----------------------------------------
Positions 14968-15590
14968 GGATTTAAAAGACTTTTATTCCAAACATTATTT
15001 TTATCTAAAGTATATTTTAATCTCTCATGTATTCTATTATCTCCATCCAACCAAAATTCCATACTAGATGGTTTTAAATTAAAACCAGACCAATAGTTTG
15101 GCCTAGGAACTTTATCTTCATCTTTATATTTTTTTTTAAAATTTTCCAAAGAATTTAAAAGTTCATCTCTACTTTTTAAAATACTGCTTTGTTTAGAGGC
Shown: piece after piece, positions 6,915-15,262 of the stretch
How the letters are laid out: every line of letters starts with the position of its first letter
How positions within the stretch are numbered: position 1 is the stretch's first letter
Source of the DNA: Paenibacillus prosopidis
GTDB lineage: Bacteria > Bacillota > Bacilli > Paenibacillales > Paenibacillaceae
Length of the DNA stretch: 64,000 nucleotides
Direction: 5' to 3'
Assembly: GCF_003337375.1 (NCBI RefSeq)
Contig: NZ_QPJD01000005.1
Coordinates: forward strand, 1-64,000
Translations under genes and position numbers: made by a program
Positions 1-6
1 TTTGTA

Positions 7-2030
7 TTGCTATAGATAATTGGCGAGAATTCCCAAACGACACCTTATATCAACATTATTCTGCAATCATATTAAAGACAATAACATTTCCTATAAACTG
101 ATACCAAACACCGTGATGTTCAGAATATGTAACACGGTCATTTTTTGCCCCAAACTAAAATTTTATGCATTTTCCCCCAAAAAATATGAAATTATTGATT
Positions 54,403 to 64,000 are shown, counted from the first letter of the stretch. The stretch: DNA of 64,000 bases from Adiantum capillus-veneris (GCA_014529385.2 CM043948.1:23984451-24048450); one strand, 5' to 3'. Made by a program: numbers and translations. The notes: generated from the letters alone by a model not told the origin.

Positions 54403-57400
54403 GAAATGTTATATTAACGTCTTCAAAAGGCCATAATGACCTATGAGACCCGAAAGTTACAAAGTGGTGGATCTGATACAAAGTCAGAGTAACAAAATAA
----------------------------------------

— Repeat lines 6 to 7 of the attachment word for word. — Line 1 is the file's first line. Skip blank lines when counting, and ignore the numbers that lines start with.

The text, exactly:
How the letters are laid out: every line of letters starts with the position of its first letter
How positions within the stretch are numbered: position 1 is the stretch's first letter